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Re: ISSUE-48: Less verbose delete syntax

From: Andy Seaborne <andy.seaborne@talis.com>
Date: Sun, 08 Nov 2009 21:22:44 +0000
Message-ID: <4AF736A4.7040805@talis.com>
To: Steve Harris <steve.harris@garlik.com>
CC: Kjetil Kjernsmo <kjetil@kjernsmo.net>, "public-rdf-dawg@w3.org" <public-rdf-dawg@w3.org>
> I can think of good uses for it.
>
> DELETE
> WHERE {
> ?x a foaf:Person .
> OPTIONAL { ?x foaf:name ?name }
> OPTIONAL { ?x foaf:mbox_sha1sum ?sha1 }
> ...
> }

Let's see if this is workable - but I don't see how this generalized 
template as well as pattern works if it's any pattern.

As Ivan pointed out a while ago, some variables and parts of a query are 
there to restrict not to return.

e.g. delete people who know "Steve"

{ ?x a foaf:Person .
   ?x ?p ?o .
   ?x foaf:knows ?y .
   ?y foaf:name "Steve"
}

{ ?x a foaf:Person .
   ?x ?p ?o .
   ?x foaf:knows [ foaf:name "Steve" ] .
}


looks like a possible way to do it but have I misunderstood because it 
looks like it deletes a lot more.

Obscurely

{ SELECT ?x ?p ?o
   { ?x a foaf:Person .
     ?x ?p ?o .
     ?x foaf:knows ?y .
     ?y foaf:name "Steve"
   }
}

might do the right thing for a possibly non-obvious reasons.


>
> but it may be biting off too much sugar, for the first time round.

Noted - still want to know what it might look like.

>
>> DELETE WHERE { { ?x :p ?o } UNION { ?x :q ?v } } # Do as two operations?
>
> Yep, seems unnecessary. Though, if OPTIONAL is allowed it might seem odd
> if UNION is not.
>
>> These are a natural reading as identifying triples in the graph but
>> that's fundamentally different from what SPARQL evaluation is doing.
>> Adding "means all triples you touch for a positive answer" is not so
>> clearcut.
>
> An alternative definition would be to collapse all the OPTIONAL (and
> UNION) expressions into a BGP as X in DELETE { X } and apply CONSTRUCT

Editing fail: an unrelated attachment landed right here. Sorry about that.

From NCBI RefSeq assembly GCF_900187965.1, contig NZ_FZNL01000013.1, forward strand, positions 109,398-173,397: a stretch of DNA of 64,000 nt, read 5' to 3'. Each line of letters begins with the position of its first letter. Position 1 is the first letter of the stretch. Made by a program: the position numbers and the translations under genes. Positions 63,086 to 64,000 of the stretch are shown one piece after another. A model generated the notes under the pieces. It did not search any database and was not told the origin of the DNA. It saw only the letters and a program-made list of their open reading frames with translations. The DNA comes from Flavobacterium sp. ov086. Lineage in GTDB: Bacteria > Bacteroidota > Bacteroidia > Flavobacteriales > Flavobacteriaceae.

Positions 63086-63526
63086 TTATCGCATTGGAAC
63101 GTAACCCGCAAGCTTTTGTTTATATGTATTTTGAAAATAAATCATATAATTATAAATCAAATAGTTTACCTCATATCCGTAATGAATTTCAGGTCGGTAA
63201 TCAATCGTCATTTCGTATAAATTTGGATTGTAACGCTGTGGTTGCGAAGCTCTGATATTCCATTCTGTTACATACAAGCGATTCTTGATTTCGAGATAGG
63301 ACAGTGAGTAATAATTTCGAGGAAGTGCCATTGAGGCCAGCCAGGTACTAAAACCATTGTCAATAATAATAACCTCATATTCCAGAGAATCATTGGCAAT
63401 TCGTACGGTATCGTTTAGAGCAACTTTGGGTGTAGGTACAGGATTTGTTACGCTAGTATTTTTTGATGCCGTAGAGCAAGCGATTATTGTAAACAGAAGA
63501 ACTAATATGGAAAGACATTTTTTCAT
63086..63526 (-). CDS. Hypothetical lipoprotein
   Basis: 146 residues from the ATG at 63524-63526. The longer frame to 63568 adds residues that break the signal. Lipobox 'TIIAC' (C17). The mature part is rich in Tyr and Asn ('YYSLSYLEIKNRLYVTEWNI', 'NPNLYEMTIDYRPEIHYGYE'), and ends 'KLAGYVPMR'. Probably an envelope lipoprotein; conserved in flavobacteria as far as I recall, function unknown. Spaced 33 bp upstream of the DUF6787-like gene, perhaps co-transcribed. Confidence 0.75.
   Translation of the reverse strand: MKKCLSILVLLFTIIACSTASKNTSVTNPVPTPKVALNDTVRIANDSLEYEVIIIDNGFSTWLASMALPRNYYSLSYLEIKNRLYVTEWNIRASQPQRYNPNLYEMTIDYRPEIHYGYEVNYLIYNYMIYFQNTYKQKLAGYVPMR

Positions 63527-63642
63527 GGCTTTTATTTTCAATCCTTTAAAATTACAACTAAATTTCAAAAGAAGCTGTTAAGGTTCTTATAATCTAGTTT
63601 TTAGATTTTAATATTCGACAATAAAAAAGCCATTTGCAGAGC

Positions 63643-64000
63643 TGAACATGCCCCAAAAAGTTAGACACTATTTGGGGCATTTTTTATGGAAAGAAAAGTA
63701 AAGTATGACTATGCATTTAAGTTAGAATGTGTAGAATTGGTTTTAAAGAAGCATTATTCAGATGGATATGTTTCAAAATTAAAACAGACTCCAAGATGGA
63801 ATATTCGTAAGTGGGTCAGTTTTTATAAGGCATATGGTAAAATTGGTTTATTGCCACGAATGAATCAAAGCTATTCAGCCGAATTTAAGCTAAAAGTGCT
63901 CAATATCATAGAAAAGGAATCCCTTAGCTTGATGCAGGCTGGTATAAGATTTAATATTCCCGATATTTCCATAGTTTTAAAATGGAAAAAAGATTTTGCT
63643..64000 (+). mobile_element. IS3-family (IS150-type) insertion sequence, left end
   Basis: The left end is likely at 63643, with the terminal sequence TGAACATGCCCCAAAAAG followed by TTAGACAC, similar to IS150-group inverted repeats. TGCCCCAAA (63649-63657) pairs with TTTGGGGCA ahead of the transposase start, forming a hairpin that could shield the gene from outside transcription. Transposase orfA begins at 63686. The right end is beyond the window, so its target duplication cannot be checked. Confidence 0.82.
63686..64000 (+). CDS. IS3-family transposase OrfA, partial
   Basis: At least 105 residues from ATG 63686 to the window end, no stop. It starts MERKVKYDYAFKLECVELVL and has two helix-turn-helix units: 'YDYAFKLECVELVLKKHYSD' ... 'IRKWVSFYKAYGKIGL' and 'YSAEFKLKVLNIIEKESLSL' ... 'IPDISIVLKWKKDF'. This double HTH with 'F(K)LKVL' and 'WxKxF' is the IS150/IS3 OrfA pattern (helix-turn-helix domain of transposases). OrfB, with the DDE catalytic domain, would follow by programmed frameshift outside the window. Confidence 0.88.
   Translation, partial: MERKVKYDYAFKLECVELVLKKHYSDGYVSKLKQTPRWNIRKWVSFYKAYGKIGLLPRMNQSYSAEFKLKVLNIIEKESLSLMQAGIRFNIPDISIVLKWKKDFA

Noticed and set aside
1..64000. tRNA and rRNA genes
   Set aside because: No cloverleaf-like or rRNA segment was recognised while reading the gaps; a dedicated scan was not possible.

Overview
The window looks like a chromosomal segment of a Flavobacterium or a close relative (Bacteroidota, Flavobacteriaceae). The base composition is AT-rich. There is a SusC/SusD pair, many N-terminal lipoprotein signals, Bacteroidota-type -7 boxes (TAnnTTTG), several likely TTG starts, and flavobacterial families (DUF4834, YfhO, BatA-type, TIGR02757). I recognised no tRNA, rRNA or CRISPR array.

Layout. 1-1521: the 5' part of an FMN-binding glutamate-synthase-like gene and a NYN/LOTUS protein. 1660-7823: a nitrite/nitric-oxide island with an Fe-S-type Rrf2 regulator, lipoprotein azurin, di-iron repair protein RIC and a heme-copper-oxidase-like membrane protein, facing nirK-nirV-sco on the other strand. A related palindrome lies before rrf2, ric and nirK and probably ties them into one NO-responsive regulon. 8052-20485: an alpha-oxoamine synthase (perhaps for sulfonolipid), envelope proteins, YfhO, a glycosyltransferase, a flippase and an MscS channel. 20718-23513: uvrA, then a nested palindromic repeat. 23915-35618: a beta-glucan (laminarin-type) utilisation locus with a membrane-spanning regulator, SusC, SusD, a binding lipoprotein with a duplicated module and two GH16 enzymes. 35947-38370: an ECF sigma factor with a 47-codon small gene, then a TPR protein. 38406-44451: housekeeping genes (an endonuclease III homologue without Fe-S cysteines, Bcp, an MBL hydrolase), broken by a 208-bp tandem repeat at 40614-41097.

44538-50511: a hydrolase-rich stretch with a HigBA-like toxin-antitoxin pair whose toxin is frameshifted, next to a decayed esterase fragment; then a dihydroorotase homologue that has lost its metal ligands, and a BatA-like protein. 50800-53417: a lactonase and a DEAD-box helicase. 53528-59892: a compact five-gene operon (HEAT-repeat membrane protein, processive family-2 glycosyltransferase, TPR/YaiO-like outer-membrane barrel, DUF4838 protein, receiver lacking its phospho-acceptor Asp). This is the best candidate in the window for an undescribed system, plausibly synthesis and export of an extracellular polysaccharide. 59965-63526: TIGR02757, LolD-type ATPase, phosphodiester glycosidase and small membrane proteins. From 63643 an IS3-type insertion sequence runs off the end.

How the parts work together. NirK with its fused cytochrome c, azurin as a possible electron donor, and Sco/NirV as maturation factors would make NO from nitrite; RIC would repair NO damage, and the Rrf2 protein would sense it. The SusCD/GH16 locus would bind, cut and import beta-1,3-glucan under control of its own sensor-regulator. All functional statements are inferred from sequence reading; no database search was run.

> rules to the DELETE evaluation, so triples with unbound variables aren't
> used.

FILTERs ?
OPTIONAL/!bound ?

>
> NOT EXISTS in DELETE WHERE though is a sight more screwy, but omitting
> it from the "output" may give the expected behaviour:
>
> DELETE
> WHERE {
> ?x a foaf:Person .
> ?x ?y ?z .
> NOT EXISTS { ?x foaf:name "John Smith" }
> }

:-)

Actually, EXISTs (and not putting it in the overall pattern addresses 
the case I have above.  But we do seem to stepped into a template 
language of some kind which might be a step too far for now.

>
>> A simple solution is BGP's but I think FILTERS are needed.
>> But it's weird if DELETE-WHERE-{} has pattern restrictions when
>> DELETE-{}-WHERE-{} does not.
>
> Not really, it's sugar. But, as above I think we can handle any WHERE
> pattern sensibly, if we chose to.
>
>> I see a design tension that we have not resolved. Simplicity of
>> language (only a few forms) vs expressing common use cases.
>
> Yes.
>
>> May be (I'm raisng the possibility, not proposing) we need more verbs
>> in the language and not overload the general purpose operations.
>>
>> It could also be that the ordering of templates and patterns is
>> unhelpful.
>>
>> USING { pattern }
>> DELETE { template }
>> INSERT { template }
>>
>> but this goes all the way back to having SELECT-{pattern}.
>
> Yeah :( SQL precedent makes it hard to use logical ordering sadly. I
> still kind-of regret that we didn't go for
> WHERE { }
> SELECT { }
> PROJECT { }
> for queries. But it would probably have caused confusion.
>
> However, I'll note that
> WHERE { ... } DELETE<enter>
> has the same problem as DELETE FROM ...<enter>
>
> - Steve
>

	Andy
Received on Sunday, 8 November 2009 21:23:23 GMT

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